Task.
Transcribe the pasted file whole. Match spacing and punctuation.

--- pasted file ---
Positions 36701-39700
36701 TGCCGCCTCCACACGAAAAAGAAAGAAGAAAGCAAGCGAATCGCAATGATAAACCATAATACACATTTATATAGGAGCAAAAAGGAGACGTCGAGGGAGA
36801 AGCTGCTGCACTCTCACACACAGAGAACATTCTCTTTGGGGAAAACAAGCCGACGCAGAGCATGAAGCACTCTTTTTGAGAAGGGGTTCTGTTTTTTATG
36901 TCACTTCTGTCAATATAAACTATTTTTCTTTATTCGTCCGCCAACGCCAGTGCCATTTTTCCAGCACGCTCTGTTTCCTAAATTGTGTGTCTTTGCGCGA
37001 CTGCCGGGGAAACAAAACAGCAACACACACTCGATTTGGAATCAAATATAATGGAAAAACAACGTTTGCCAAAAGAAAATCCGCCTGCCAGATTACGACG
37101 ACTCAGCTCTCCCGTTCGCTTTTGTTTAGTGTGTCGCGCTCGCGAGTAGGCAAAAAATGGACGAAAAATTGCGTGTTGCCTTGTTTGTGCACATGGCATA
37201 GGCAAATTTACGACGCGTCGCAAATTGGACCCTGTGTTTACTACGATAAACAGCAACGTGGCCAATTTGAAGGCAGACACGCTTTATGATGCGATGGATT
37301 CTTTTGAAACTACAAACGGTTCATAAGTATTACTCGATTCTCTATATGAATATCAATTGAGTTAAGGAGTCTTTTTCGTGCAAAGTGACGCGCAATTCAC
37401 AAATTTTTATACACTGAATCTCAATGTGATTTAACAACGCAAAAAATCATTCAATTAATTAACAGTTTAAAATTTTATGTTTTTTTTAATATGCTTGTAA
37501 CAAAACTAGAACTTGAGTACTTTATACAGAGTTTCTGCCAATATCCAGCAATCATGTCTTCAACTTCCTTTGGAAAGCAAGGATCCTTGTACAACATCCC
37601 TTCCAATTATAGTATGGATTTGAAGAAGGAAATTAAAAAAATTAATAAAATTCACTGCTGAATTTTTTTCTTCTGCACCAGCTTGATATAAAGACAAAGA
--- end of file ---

Positions 36701-39700
36701 TGCCGCCTCCACACGAAAAAGAAAGAAGAAAGCAAGCGAATCGCAATGATAAACCATAATACACATTTATATAGGAGCAAAAAGGAGACGTCGAGGGAGA
36801 AGCTGCTGCACTCTCACACACAGAGAACATTCTCTTTGGGGAAAACAAGCCGACGCAGAGCATGAAGCACTCTTTTTGAGAAGGGGTTCTGTTTTTTATG
36901 TCACTTCTGTCAATATAAACTATTTTTCTTTATTCGTCCGCCAACGCCAGTGCCATTTTTCCAGCACGCTCTGTTTCCTAAATTGTGTGTCTTTGCGCGA
37001 CTGCCGGGGAAACAAAACAGCAACACACACTCGATTTGGAATCAAATATAATGGAAAAACAACGTTTGCCAAAAGAAAATCCGCCTGCCAGATTACGACG
37101 ACTCAGCTCTCCCGTTCGCTTTTGTTTAGTGTGTCGCGCTCGCGAGTAGGCAAAAAATGGACGAAAAATTGCGTGTTGCCTTGTTTGTGCACATGGCATA
37201 GGCAAATTTACGACGCGTCGCAAATTGGACCCTGTGTTTACTACGATAAACAGCAACGTGGCCAATTTGAAGGCAGACACGCTTTATGATGCGATGGATT
37301 CTTTTGAAACTACAAACGGTTCATAAGTATTACTCGATTCTCTATATGAATATCAATTGAGTTAAGGAGTCTTTTTCGTGCAAAGTGACGCGCAATTCAC
37401 AAATTTTTATACACTGAATCTCAATGTGATTTAACAACGCAAAAAATCATTCAATTAATTAACAGTTTAAAATTTTATGTTTTTTTTAATATGCTTGTAA
37501 CAAAACTAGAACTTGAGTACTTTATACAGAGTTTCTGCCAATATCCAGCAATCATGTCTTCAACTTCCTTTGGAAAGCAAGGATCCTTGTACAACATCCC
37601 TTCCAATTATAGTATGGATTTGAAGAAGGAAATTAAAAAAATTAATAAAATTCACTGCTGAATTTTTTTCTTCTGCACCAGCTTGATATAAAGACAAAGA